Tuesday, October 19, 2010

Imago Dei

It doesn't feel like it's very often that I stumble on something that can say JUST what I am thinking or feeling.  I have been thinking all day about Mallorie, and her beauty, and how impossible it is to explain the phrase running through my mind, the one that's been running through my mind since they day I met her.  Image of God.  She came to us, perfectly meant to be her.  Exactly her.  And created in the image of God.

We felt "right" in some choices we made about surgeries or treatments that we believed would help her health, and not change her essence, but in our family, we all admitted to having strong reservations about some things ... like letting her have cleft palate and cleft lip surgeries.  If somehow we could have done just palate, I think we'd really have struggled there, because the lip didn't feel like the issue, anyway, the thing that put her at risk for sinus and ear infections, meningitis.  But after the first surgery, that beautiful, kissable lip

was changed, so stopping at that point wasn't really sensible.  So we continued.  Even though she smiled so broadly that she split the first lip adhesion apart within a few weeks! 

So she had to have it redone, entirely, 3 months later.  That's a whole other story.   

Created in the image of God, so she somehow, even with her differentnesses, was a reflection of the same God that the more "regular" people reflected, who expresses Himself through humans in a way that is unique from what He does with His other creations.  Being created in God's image means a person has value that doesn't depend on anything they can do or provide, but just because they contain God's image.  For some reason,  in order to show us who He was through humanity, God created a beautiful little girl with 9 fingers and the kind of arms that made an orthopedic surgeon feel really compelled to suggest straightening.  Maybe Mallorie's uniquenesses were necessary for her to show us something that no one else could show us about God.  Or maybe His image has nothing at all to do with how many fingers we have, or limbs, or ability to walk or ultimately even to smile or talk, since she lost those abilities in February.  I honestly don't at all know what it means for us to be created in God's image, since Mallorie was born and I realized that this concept referred to her.  But the phrase is running through my mind a lot these days, and today I found an artist who took my breath away.  His name is Tim Lowly.  And he created an ink drawing (of his daughter, Temma) which he called Imago Dei

I wish I could do art of my children like this artist can, but at least today I was able to scour the internet for a chance to see more of his work.  He seems to understand what it means.  I know Illinois isn't as huge as Texas, so someday I hope Jessica will go see this man's work in person, for me.  :)


The VW's said...

Mallorie was "fearfully and wonderfully made", in God's image.....and I personally believe that she was also made to be more like God, than most of us have been made. She probably taught many people more in her short life than most of us will ever teach and she was a pure soul...something most of us can never be. What a gift!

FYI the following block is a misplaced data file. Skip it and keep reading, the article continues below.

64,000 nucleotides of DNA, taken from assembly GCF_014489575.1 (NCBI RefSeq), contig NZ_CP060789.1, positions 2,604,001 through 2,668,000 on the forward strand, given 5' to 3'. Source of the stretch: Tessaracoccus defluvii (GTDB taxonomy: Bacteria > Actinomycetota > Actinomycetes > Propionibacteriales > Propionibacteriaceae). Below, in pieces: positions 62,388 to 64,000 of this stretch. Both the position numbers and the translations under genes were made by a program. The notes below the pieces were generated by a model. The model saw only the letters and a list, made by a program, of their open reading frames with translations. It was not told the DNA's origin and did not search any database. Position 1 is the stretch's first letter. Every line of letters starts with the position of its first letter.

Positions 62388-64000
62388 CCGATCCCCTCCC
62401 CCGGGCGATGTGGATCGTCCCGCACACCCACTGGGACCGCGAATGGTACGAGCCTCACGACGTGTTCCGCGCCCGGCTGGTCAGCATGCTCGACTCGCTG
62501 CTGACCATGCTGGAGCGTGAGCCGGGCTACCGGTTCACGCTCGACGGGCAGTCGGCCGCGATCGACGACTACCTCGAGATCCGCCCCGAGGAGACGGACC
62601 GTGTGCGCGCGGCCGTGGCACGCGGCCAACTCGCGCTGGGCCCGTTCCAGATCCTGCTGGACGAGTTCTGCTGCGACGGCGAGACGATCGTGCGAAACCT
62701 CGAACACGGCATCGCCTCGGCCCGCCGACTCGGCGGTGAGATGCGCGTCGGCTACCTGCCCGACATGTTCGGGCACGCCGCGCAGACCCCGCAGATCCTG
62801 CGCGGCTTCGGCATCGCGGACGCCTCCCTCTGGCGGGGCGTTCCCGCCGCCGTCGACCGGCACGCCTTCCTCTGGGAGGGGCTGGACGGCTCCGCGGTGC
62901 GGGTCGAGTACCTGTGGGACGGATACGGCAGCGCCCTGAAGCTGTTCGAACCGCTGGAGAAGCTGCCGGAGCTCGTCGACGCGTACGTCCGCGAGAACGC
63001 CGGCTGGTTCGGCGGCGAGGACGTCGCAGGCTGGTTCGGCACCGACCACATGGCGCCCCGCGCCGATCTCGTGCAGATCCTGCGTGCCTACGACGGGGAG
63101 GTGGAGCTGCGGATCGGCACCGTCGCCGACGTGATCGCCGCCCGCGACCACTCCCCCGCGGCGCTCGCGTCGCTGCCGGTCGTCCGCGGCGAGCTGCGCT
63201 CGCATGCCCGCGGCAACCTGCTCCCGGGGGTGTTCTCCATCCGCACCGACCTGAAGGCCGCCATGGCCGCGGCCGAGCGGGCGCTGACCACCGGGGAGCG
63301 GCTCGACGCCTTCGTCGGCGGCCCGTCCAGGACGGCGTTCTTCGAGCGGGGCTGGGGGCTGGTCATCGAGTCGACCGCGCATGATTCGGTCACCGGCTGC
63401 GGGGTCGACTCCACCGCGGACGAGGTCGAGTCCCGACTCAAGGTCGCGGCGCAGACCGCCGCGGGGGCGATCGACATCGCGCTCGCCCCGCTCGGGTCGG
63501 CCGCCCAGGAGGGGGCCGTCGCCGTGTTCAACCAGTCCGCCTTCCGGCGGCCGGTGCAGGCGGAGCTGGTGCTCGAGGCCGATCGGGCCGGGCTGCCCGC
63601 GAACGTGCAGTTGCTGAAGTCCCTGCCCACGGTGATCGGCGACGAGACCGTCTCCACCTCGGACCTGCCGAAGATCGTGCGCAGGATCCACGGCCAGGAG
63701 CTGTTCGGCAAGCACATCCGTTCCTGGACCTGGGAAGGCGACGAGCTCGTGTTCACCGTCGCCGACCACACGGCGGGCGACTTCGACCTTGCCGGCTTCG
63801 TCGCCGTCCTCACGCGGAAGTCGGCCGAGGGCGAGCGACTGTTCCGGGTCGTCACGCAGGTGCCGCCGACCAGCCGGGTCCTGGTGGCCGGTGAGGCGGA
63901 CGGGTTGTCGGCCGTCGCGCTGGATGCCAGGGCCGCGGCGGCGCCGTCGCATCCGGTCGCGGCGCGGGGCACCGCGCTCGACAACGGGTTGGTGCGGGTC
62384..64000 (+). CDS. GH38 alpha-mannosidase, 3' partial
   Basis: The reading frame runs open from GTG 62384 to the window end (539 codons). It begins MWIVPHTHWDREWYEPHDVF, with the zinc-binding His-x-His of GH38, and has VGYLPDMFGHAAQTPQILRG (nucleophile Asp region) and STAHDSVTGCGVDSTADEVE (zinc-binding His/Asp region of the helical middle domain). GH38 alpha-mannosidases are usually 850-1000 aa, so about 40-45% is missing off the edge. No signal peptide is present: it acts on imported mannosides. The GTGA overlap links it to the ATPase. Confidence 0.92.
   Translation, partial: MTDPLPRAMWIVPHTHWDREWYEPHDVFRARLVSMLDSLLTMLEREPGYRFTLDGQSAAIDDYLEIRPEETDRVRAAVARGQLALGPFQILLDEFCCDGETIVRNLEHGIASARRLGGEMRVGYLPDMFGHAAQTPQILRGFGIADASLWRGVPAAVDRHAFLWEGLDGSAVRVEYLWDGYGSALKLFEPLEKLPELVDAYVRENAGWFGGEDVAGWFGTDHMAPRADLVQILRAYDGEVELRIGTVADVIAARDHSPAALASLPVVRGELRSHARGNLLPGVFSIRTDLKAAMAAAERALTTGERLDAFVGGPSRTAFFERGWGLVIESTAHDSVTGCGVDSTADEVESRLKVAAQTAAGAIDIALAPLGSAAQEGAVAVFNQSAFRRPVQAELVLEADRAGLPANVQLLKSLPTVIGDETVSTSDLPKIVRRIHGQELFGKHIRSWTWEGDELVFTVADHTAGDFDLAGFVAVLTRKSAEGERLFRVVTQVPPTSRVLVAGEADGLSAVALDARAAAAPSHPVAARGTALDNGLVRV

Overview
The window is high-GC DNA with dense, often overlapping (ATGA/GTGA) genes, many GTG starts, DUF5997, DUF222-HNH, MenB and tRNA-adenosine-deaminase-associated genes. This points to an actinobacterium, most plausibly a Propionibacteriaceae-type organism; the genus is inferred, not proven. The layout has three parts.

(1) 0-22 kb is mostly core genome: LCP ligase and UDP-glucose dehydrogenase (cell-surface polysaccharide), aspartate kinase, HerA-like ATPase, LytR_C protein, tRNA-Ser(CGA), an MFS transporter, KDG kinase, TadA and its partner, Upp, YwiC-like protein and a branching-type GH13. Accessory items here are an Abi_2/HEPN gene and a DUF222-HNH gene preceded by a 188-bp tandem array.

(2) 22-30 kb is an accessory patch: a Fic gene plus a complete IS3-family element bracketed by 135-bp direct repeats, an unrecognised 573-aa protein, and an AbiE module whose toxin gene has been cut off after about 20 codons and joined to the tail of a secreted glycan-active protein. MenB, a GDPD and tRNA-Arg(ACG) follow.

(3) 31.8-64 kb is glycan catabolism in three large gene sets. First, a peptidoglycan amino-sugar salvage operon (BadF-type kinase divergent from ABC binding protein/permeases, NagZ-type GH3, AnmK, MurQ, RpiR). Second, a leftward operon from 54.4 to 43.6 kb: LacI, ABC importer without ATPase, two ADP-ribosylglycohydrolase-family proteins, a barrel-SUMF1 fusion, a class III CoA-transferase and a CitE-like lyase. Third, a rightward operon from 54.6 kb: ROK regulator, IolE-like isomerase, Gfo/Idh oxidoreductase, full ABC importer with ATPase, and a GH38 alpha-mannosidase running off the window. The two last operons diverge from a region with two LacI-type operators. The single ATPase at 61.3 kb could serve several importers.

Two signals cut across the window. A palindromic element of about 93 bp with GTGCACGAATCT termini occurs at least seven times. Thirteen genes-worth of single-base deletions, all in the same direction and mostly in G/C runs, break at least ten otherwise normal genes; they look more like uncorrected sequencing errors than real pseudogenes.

It breaks my heart that God's work for Mallorie, on this earth, ended so soon.....it's so difficult to say goodbye, for now, to someone who had such an impact on this world! I pray that God shows you His purpose and gives you the heart-warming knowledge that Mallorie is basking in her rewards for a job well done! May God give your family peace, strength, comfort and grace today and always! Love and Big Hugs!!!

Jacquie said...

when you look in her eyes, and you allow yourself to be drawn in by her smile... words aren't needed. Her face screams happiness, humor, thoughtfulness.
What a sincerely beautiful girl.

Janet said...

I agree! Look into those eyes, you see it all! She was beautiful, inside and out! I also agree with the comment from the VW's:"and I personally believe that she was also made to be more like God, than most of us have been made. She probably taught many people more in her short life than most of us will ever teach and she was a pure soul...something most of us can never be." Defiantly a pure soul. Very well said!

Continued thoughts and prayers,
Janet, Sage's mom

Laurie in Ca. said...

I love you Connie and I miss Mallorie every day. My prayers continue for you my sweet friend. My heart aches for you.

Love and Many Hugs, Laurie

Hone Family as in Ryan and Ashley said...

You have no idea who I am, but I am a T18 mom in Utah who lost her little boy in August. I know the heartache of losing a child. I'm sending all my love your way at this time and wish you happiness and peace.

Kim said...

thinking of you today and wanted you to know.....

Carley said...


Rachael said...

She is beautiful. Your entire family is.

Anonymous said...

I am so sorry for your loss of your beautiful little girl.
I am an artist that came across this blog when I was researching for an art project called "Imago Dei". It started out because of a cute little girl I saw in an old children's book who had 6 fingers on one (or both?) hand. Anyway, this led me to thinking about what it means to be made in God's image. Anyway, I am learning so much more about God through learning about people who were born with uncommon physical traits.
Anyway, thank you for sharing, I am deeply moved by the love you have for your daughter, I hope that many people will know more of God's love for themselves and for others through her life.